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Health IT Benchmarking Tool Gives New Insights to Providers

New analytics tool gives health IT professionals a unique ability to see how a product affects another practice of similar type, and allows industry stakeholders to analyze discrepancies.

By Sara Heath

As healthcare facilities continue adopting various health IT systems, the demand among CIOs and other IT professionals to see how their systems work in comparison to other practices has grown.

health IT analytics improved with new Scottsdale Institute benchmarking tool

To facilitate these insights, Impact Advisors and the Scottsdale Institute (SI) created a platform on which CIOs could compare various different forms of health IT, according to a recent press release.

In its report “A Unique Approach to Business Analytics: The Scottsdale Institute Health IT Benchmarking Program,” Impact Advisors and SI detail features of their model to provide health IT insights to CIOs and other healthcare IT workers. This model, called the Health IT Benchmarking Program, allows health IT professionals to compare their experiences with a certain IT system with those of a similar facility. This is accomplished in two phases, SI states.

First, participants use the data collection tool, which asks them to submit information such as financial data, staffing data, functions supported, vendors, and level of IT maturity. Once the data input is complete, participants are given access to the benchmarking database. This database contains all of the de-identified data submitted by all of the participants. From there, participants may select different practices with which they are a comparable match and begin to analyze how the use of health IT systems impacts the practice.

This tool gives IT professionals a unique ability to see how a certain health IT product affects another practice of similar size or type. Furthermore, it allows IT industry stakeholders to understand the differences between these practices and begin to analyze discrepancies.

According to the SI report, participants found this model very useful, with 97 percent of users stating that the benchmarking program allowed them to see a clearer picture of their health IT costs compared to comparable providers. Additionally, 93 percent of respondents stated that they specifically use the SI tool to understand cost variances, and 72 percent state that they use the tool to understand how those variances occurred.

The most prominent feature of this tool is the ability for one practice to compare itself with another, and nearly 97 percent of users reported utilizing this function. However, although SI offers to facilitate an introduction between similar practices if both agree to it, only 45 percent of respondents indicated that they use this function.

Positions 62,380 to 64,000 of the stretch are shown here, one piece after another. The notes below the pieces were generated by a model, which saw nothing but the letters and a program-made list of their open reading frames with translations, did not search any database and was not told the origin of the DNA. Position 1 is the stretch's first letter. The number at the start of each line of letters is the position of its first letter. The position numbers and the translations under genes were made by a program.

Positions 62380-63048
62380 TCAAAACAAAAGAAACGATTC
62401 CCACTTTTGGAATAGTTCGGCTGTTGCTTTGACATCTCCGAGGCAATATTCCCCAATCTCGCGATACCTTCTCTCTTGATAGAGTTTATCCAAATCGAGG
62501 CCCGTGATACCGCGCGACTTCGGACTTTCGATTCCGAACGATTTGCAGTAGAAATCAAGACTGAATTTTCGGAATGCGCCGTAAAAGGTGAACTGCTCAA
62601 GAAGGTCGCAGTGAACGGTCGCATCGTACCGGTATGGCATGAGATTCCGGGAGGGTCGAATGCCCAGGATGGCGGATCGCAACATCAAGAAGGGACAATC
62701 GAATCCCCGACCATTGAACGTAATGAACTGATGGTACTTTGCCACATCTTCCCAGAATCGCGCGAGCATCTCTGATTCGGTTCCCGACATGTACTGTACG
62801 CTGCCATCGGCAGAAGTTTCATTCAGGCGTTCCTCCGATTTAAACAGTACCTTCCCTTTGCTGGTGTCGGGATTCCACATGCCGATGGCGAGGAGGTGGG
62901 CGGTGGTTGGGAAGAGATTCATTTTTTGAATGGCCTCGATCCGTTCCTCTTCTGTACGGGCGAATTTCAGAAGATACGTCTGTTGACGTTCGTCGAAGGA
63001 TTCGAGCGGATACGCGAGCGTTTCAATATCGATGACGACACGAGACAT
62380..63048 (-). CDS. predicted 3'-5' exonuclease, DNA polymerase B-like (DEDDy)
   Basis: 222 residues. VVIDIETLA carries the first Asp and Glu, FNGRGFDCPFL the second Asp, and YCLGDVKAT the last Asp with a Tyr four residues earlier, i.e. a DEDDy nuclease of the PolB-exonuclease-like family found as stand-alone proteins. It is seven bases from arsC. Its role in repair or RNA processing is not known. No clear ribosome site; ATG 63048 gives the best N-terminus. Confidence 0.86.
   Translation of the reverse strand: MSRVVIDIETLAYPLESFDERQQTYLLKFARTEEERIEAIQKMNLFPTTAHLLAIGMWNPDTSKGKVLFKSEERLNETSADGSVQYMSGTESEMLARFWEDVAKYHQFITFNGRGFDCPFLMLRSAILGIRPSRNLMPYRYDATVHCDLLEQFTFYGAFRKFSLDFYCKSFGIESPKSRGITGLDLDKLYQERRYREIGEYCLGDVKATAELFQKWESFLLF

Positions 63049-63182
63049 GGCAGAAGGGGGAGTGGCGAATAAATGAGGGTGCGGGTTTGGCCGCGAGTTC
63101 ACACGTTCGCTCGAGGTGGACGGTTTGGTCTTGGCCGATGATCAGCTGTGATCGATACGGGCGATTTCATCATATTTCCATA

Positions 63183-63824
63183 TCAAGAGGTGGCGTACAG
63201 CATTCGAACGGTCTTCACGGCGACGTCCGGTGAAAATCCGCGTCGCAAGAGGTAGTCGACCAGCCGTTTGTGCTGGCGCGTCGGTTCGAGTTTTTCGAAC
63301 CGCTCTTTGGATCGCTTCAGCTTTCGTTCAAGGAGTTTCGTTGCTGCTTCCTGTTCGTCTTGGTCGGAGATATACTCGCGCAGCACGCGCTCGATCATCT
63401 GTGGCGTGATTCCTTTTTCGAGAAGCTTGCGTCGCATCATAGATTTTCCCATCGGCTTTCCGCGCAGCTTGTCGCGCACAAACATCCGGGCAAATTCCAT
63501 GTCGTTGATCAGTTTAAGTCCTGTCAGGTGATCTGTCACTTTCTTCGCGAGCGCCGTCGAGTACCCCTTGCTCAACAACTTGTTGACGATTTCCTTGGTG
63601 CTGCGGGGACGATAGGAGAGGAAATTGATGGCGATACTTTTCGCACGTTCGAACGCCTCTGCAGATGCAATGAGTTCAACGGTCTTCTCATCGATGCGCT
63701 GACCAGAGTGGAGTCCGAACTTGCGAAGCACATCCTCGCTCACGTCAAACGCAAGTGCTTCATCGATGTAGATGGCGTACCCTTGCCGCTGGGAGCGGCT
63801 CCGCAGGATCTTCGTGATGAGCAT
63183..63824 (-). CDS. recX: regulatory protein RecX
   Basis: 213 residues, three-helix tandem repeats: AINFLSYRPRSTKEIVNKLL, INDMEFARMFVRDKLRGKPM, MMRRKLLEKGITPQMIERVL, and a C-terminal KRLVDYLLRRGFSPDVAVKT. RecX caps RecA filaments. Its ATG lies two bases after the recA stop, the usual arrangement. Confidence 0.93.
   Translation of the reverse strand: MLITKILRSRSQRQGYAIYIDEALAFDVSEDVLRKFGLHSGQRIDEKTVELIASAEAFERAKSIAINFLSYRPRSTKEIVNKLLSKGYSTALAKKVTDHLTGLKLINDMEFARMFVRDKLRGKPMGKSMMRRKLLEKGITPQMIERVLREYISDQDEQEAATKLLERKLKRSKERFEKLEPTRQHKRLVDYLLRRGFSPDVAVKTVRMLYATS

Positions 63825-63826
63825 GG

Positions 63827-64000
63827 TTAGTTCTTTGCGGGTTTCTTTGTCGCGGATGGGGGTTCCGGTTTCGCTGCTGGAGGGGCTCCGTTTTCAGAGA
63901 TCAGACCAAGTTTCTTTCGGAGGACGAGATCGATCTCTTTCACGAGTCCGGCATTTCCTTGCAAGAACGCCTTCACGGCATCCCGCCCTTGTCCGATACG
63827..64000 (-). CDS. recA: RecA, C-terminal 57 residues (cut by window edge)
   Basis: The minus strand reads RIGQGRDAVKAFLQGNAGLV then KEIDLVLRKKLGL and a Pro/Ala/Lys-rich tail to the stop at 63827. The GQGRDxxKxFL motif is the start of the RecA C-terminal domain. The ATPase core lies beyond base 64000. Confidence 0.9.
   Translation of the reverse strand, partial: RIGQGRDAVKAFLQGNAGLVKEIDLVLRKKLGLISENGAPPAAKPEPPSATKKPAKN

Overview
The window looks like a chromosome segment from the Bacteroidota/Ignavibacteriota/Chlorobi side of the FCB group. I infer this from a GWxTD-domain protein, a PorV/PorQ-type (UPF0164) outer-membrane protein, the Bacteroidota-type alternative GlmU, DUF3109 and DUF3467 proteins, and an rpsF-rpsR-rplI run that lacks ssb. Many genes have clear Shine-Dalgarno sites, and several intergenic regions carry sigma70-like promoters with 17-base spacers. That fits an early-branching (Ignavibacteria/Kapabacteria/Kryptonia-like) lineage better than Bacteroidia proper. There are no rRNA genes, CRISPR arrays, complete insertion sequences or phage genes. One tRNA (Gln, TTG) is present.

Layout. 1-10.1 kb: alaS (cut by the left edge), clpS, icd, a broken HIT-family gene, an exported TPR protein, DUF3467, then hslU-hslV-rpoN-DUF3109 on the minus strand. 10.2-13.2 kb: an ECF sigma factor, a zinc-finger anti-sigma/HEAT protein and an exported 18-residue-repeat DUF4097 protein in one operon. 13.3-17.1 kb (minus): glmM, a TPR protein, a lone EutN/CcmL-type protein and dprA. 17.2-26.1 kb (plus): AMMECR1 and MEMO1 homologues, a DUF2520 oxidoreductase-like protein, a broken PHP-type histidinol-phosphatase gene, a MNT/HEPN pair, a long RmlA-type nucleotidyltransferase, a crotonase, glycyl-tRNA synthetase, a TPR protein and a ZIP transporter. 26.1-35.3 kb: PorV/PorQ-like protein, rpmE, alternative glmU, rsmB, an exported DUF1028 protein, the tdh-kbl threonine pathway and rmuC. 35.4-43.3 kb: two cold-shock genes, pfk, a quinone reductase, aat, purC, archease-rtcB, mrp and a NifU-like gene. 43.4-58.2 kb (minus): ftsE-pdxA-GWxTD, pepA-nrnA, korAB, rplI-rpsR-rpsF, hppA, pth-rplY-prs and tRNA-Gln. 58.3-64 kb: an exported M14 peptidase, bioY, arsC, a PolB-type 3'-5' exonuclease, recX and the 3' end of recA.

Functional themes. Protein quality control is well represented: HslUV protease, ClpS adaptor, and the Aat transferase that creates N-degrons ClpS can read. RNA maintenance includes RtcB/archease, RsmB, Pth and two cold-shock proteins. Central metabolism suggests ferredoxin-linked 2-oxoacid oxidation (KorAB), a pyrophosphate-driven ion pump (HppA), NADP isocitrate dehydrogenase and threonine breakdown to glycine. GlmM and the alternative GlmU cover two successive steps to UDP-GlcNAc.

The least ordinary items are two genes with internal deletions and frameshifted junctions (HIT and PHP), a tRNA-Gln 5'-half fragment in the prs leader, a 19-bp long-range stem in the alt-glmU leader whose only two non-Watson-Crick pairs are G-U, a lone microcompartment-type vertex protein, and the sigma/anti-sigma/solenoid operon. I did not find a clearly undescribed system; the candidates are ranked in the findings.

Furthermore, this tool has made an impact on how IT professionals communicate with their practice or hospital boards when acquiring new IT systems. Nearly 80 percent of respondents stated that they showed the results from this tool to board members, while 41 percent stated that this tool has actually influenced a practice or hospital board to purchase a new or different IT system.

Overall, participants reported overwhelming approval of this tool, with 100 percent of respondents stating that they found it useful. Additionally, 100 percent of respondents found the data organized according to practice type useful, and 83 percent found the raw data useful as well.

Researchers report that the results of the SI benchmarking survey make it clear that there is some innate value in the program.

“The results from the recent survey of SI Health IT Benchmarking Program participants clearly suggest that there is value in the program’s unique approach. Virtually all respondents use the program to make comparisons with other organizations to get a better understanding of how and why IT costs are different,” the researchers stated.

The report states that this tool is valuable to IT analytics because it takes into account variances amongst different practices.

“Traditionally, IT benchmarking is done by collecting IT cost data from a wide number of respondents and averaging the results. The value of that approach, though – no matter how big the ‘n,’ is limited by the fact that hospitals and health systems do not always calculate IT costs in the exact same fashion,” researchers stated.

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